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Name: margalit
Location: Massachusetts, United States Professional writer, educational advocate, opinionated ultra liberal mother of 18 year old twins, living life in the slow lane due to hypertrophic cardiomyopathy, congestive heart failure, and diabetes.

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Thursday, November 16, 2006

New England Cheapskates?

Apparently, New England is not only the land of pretty white churches and gorgeous fall leaves, we're also the land of cheapskates. In Forbes Magazine's survey of the habits of individual state's charitable giving, New England states were in the bottom half of the survey. Oddly, the highest ranking New England state for charitable giving was Maine. Maine...the poorest New England state. I'm just saying...

In the study, which was adjusted for cost of living, the most generous states were Utah, Oklahoma, Nebraska, Minnesota and Georgia. Wealthy people--those with incomes over $200,000--in those states gave 1.1% of their assets to charity, well above the national average of 0.7%.

The richest states, ironically, are among the stingiest. None of the ten richest states cracked the top 25 in giving percentage. California, Connecticut, Florida, Illinois, Massachusetts, New Jersey, New York, Ohio, Pennsylvania and Texas couldn't match their neighbors who gave more with less.

New Hampster was at the very bottom of the pile at number 49. Now that doesn't surprise me, seeing as they can't even decide whether or not seatbelts are a personal freedom. Libertarians aren't by nature very charitable, either economically or politically, and let's face it, the Hamster state has never been known for it's giving nature. Live Free and Die Poor, What do We Care? should be on their license plates. For shame, New Hampster.

New England, we can do better. We should do better. I challange you all to dig deeper into your pockets, not just during the holiday season, but all year long. Project Bread has recently reported that hunger in Massachusetts has doubled in the past 3 years. We're a rich state, and yet people go hungry. Why is that?

New Hampshire

Rank: 49

Number of people making over $200,000 a year: 13,660

Percent of assets donated: 0.48%

Percent of people who volunteer: 31.6%

Massachusetts

Rank: 32

Number of people making over $200,000 a year: 97,936

Percent of assets donated: 0.66%

Percent of people who volunteer: 27.0%

Maine

Rank: 29

Number of people making over $200,000 a year: 7,735

Percent of assets donated: 0.67%

Percent of people who volunteer: 33.3%

The bottom five included:

Rhode Island

Rank: 42

Number of people making over $200,000 a year: 8,906

Percent of assets donated: 0.56%

Percent of people who volunteer: 26.6%

Vermont

Rank: 43

Number of people making over $200,000 a year: 4,425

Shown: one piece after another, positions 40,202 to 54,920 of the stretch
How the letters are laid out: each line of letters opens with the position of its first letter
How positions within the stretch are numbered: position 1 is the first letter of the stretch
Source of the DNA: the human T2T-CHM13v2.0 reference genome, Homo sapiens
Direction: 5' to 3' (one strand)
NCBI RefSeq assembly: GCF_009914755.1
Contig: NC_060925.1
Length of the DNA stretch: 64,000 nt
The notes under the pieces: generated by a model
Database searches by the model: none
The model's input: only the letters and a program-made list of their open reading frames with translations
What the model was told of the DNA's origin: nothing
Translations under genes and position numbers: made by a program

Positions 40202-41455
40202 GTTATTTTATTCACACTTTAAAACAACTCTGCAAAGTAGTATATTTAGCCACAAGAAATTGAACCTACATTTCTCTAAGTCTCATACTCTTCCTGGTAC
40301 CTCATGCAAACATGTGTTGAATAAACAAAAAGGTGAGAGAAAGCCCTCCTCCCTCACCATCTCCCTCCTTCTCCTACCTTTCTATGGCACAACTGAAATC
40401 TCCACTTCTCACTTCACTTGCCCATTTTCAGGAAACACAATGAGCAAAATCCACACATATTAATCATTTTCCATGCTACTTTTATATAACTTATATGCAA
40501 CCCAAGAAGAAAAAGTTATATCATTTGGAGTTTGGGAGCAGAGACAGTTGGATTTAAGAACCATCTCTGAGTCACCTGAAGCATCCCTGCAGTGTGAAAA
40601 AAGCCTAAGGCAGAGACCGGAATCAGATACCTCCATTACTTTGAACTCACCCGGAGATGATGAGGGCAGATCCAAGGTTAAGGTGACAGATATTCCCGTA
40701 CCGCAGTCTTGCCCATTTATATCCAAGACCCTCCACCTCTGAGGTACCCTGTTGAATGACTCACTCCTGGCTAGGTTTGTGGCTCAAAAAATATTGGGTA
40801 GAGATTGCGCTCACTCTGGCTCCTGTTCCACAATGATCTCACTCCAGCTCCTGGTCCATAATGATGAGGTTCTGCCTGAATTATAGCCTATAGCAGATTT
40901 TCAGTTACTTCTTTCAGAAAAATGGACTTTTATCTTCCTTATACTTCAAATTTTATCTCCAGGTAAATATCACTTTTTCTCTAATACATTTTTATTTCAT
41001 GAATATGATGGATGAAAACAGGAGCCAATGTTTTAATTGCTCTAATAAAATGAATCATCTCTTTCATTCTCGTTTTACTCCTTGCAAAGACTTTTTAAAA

Percent of assets donated: 0.55%

Percent of people who volunteer: 39.8%

Connecticut

Rank: 36

Number of people making over $200,000 a year: 65,782

Percent of assets donated: 0.64%

Percent of people who volunteer: 30.7%
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1 Comments:

Blogger Belinda said...

Interesting that they limited it to a study of only how the WEALTHY donate. I'm not surprised to see Arkansas so close to the bottom with those criteria, because, frankly, while the Waltons, Tysons, Hunts, et al do give a lot of money, it's a TINY fraction of their actual worth. I remember when W. was praising the Walton family to high heavens for their "generous" contribution of over a million $$ post-Katrina. Then our local weekly paper figured the donation in relation to the assets of the giver, and it was, like, the equivalent of Alex and I buying a Katrina victim a Big Mac.

Interestingly, when someone last year did a poll on charitable behavior state-by-state that focused on percentage of total giving in relation to average per-capita income (which is, of course, VERY LOW in Arkansas), we came out close to the top, meaning that even our low-income families give to others. I'd bet your state fares similarly under those criteria. This was a clear trend in Southern states...I'm betting a lot of it has to do with tithing, because come what may, we gets in our tithes, you know?

Bucking the trend of the "stingy" wealthy in Arkansas? Most notably, the Rockefeller family. Good people. There are many more, but they don't offset the trend of the very wealthy families I mentioned above. Arkansas has a VERY high percentage of the nation's "top 1%" of the rich. I'd imagine the insanely low cost of living here helps to multiply the assets of the obscenely wealthy pretty well.

18/11/06 5:30 PM  

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